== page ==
You walk into a shoe store. The salesman runs up to you. “Great news!” he beams. “We’ve just slashed our prices 20 percent!”
“Yikes!” you say. “I can’t afford a price cut like that! I’m outta here.”
“No, no — maybe you didn’t hear me,” the clerk says. “We’re cutting our prices 20 percent. Cutting, not raising.”
“I heard you just fine,” you say. “I’m not paying an outrageous increase like that!” And you storm out the door.
The preceding scenario makes no sense — except in the bizarro world of government finance. For that is precisely how many people speak, when they speak of taxes.
Take The Washington Post, which tore into Paul Ryan the other day for dancing around a question about tax cuts.
“Paul Ryan wants to tell you about the wonders of the 20 percent cut in tax rates that he and running mate Mitt Romney propose,” the paper intoned. “He doesn’t want to tell you how much it will cost.” The paper went on to praise Chris Wallace of Fox News for repeatedly asking Ryan “this basic question” and “citing projections of a 10-year cost of $5 trillion.”
The Post is not alone. The New York Times likes referring to the “cost of the Bush tax cuts,” for instance. So do liberal organs such as ThinkProgress, the American Prospect, and The Nation. Not long ago, the Annenberg Center’s FactCheck.org said Romney’s tax-cut proposals “would cost $480 billion a year” (that’s the answer the Post wanted Ryan to cough up).
In his State of the Union address, President Obama said the U.S. was “poised to spend nearly $1 trillion more on what was supposed to be a temporary tax break.” After Wednesday night’s presidential debate, analysts on NPR discussed how Romney planned to “pay for” his tax cuts. Inside the Beltway, wonks even talk of “tax expenditures”—by which they mean exemptions, loopholes, and similar devices that lower a taxpayer’s total bill.
Now, from a government accountant’s perspective, there is little difference to the Treasury between spending $14 billion on a Ford-class aircraft carrier and reducing revenue $14 billion by lowering taxes. If the federal government is running a deficit, then the deficit goes up by $14 billion no matter which route you take. Likewise, a 20 percent price cut on shoes will impose a cost—not on the customers, but on the store or the shoe company.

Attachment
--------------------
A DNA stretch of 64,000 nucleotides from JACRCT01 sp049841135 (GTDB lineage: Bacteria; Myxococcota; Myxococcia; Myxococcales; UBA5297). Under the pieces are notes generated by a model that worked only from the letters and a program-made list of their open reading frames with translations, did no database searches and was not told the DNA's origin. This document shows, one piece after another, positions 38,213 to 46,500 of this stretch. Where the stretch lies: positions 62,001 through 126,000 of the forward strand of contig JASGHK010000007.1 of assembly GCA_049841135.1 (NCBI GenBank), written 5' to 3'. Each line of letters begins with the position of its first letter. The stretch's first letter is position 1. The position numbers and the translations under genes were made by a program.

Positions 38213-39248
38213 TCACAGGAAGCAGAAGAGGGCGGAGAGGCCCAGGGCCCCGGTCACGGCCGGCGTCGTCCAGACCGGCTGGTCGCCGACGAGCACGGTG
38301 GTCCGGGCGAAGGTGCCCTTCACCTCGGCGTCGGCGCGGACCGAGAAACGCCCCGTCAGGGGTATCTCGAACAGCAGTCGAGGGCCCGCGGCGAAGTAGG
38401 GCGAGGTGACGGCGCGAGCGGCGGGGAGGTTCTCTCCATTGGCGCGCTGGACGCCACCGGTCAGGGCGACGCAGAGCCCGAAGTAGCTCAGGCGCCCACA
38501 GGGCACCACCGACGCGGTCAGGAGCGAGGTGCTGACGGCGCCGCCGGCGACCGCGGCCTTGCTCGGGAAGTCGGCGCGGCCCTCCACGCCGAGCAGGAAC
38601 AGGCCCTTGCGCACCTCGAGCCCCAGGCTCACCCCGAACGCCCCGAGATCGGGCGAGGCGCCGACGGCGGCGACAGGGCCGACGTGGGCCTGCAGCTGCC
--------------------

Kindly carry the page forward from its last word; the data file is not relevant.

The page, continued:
But, funny thing. A few days ago The Tax Policy Center released a study looking at what would happen if the U.S. goes over the “fiscal cliff,” the point at which automatic spending cuts occur and the Bush (and other) tax cuts expire. And look how it was covered:
“Expiration of Tax Cuts Would Be Costly to Taxpayers,” wrote The Boston Globe. “The Fiscal Cliff Will Cost a Median-Income Family $2,000,” said The Atlantic. “What will falling off the ‘fiscal cliff’ cost your household?” asked CNBC.
And The Huffington Post, which in August ran this headline — “Bush-Era Tax Cuts Will Cost U.S. Nearly $1 Trillion Over Next Decade” — last week said the expiration of those tax cuts would “Cost (a) Typical Middle-Class Family $2,000.”
The upshot of all this is that the Bush tax cuts have “cost” billions of dollars—and the failure to extend them will cost billions more. You could chalk this up to Glass-Half-Empty Syndrome: No matter what happens, we’re all hosed. But the real explanation is not as bad as that. It’s worse.
The real explanation is that those who fret about the cost of a tax cut are looking at the question from the wrong end of the telescope. They identify with the tax collector, not the taxpayer. Like the accountant for a shoe company, they’re not thinking about how much money you stand to save — but how much they stand to lose.